Kings Of Leon had seemingly lost their way in 2010 with Come Around Sundown, a collection of mediocre songs which never hit the mark as the stadium anthems they were intended to be. On top of that, personal problems emerged within the band, with Caleb Followill’s ongoing problems with alcohol forcing their 2011 US tour to a premature end. As a result, despite the band’s assertions that they ‘fell back in love’ with making music during the recording of this album, many will approach it with caution.
The album begins with lead single, Supersoaker – a strong opener which fuses Matthew Followill’s jangly guitar and the distinctive rough vocals of Caleb Followill. Add in a catchy chorus and rousing breakdown and it already becomes clear that Kings are back in business with a sound that is sufficiently garage and polished in equal measure to convince both sides of their fanbase. Don’t Matter is even more encouraging; three minutes of grungy punk somewhat reminiscent of the Stooges, which kicks off with a scream and lines like “Take my heart, tear me apart, it don’t matter to me” seem to be borne from the band’s frustration during their darker days. One can imagine this being a moshpit favourite at future gigs.
Beautiful War is a slower ballad that takes Kings into the stadium rock territory that they had failed with on their previous album. However this track is stirring with a sing-along melody and lyrics which feel more heartfelt than the generic content of numbers like Use Somebody, which won the band mainstream success. Second single, Wait For Me, is one of the more moody tracks on the album, with Followill’s darker guitar groove giving the track an effective undertone of melancholy.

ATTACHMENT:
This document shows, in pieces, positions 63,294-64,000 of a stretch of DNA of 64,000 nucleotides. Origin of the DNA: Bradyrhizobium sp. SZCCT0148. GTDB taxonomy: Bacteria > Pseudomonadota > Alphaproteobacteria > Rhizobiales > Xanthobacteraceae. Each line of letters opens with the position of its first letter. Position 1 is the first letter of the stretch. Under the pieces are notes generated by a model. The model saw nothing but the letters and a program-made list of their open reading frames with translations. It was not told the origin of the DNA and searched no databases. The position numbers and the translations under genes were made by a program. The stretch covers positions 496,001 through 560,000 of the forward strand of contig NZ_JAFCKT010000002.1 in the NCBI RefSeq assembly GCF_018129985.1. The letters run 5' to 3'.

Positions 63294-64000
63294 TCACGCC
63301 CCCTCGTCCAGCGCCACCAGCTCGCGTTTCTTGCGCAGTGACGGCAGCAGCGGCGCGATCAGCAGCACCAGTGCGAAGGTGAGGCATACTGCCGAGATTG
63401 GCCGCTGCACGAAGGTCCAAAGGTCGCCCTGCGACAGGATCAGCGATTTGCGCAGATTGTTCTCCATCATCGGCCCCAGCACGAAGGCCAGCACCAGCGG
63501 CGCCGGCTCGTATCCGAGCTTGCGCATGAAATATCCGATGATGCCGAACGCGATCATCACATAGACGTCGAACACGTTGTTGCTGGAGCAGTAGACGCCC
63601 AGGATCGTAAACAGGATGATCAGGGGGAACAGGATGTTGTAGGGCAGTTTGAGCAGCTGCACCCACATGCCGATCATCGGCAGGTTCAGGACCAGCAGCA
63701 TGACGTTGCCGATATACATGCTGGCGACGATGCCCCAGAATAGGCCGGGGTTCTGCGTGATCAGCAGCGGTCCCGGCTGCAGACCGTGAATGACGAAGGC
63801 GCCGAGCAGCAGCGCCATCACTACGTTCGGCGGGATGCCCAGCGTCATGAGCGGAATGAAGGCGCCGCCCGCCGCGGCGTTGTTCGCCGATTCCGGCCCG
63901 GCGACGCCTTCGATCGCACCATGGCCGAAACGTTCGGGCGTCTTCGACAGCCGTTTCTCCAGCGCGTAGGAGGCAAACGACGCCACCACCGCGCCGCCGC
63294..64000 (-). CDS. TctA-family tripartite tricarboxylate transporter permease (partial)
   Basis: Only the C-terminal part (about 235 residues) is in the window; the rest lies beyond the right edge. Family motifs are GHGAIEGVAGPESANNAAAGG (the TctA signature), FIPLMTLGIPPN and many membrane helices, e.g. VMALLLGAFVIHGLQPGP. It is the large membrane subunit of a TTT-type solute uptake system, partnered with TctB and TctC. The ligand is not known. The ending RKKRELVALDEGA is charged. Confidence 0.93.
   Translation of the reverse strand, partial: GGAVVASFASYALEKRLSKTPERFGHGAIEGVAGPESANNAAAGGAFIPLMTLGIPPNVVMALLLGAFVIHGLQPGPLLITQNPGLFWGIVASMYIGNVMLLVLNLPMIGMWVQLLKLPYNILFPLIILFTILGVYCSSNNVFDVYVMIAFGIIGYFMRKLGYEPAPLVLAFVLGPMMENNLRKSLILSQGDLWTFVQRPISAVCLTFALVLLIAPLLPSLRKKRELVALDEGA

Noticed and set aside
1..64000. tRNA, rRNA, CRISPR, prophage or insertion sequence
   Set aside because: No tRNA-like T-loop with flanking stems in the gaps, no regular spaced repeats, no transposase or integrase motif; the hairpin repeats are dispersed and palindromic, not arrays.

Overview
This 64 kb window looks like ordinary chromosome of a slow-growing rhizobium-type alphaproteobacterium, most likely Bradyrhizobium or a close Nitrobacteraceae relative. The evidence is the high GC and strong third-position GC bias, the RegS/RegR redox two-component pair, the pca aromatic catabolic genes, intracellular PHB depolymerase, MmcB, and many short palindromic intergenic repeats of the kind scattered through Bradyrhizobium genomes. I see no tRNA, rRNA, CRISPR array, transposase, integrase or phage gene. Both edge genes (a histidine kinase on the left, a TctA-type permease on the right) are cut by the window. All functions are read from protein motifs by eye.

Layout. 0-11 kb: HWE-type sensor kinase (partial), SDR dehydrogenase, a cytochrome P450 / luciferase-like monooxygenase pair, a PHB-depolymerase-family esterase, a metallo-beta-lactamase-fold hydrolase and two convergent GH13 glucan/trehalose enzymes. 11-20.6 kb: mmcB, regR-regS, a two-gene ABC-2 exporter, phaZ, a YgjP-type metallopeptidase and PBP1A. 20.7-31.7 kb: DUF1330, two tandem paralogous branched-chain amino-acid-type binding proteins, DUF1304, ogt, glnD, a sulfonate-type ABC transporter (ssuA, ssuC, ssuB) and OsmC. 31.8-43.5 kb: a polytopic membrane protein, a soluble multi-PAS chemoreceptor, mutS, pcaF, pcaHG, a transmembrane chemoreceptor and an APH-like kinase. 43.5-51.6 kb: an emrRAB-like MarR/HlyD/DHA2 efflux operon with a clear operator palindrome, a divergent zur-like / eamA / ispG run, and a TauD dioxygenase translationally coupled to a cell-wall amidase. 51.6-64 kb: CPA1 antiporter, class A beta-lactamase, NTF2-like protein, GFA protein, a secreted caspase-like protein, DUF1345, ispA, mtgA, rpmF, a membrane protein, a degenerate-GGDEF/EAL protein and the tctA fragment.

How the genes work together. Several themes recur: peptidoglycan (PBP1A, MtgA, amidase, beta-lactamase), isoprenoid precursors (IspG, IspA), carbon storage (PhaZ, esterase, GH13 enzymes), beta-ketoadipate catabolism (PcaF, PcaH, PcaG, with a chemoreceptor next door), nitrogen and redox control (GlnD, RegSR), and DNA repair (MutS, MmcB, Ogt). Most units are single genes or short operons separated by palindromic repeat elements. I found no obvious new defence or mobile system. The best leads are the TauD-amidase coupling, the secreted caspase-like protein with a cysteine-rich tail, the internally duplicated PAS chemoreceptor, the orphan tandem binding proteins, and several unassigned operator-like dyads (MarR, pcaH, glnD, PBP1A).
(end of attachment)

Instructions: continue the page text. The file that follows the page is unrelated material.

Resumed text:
This is in high contrast with the funky Family Tree, which is driven by Nathan and Jared’s great rhythm work and has strong rock and roll and gospel influences (especially with its breakdown and handclapping) – an album highlight. Comeback Story is another fairly strong ballad defined by the meaningless yet somehow profound line, “I walk a mile in your shoes, and now I’m a mile away, and I’ve got your shoes”.
However, thereafter the album disappointingly loses pace quickly and returns to that empty listlessness which made Come Around Sundown a dull affair. Tonight sounds like a mixture between The End and The Immortals from the band’s previous album, and the remaining tracks do not even merit a mention as Kings by this point sound like they have completely run out of steam.
The first seven songs of this album though are amongst the strongest the band has recorded, and there is great variety in style and influence which makes for an interesting listen. Also pleasurable to hear is the band’s evident joy in playing these songs, clear from the audible screams and laughs on two of the tracks and frequent guitar solos and breakdowns. A return to form, but one feels the best of Kings of Leon is yet to come.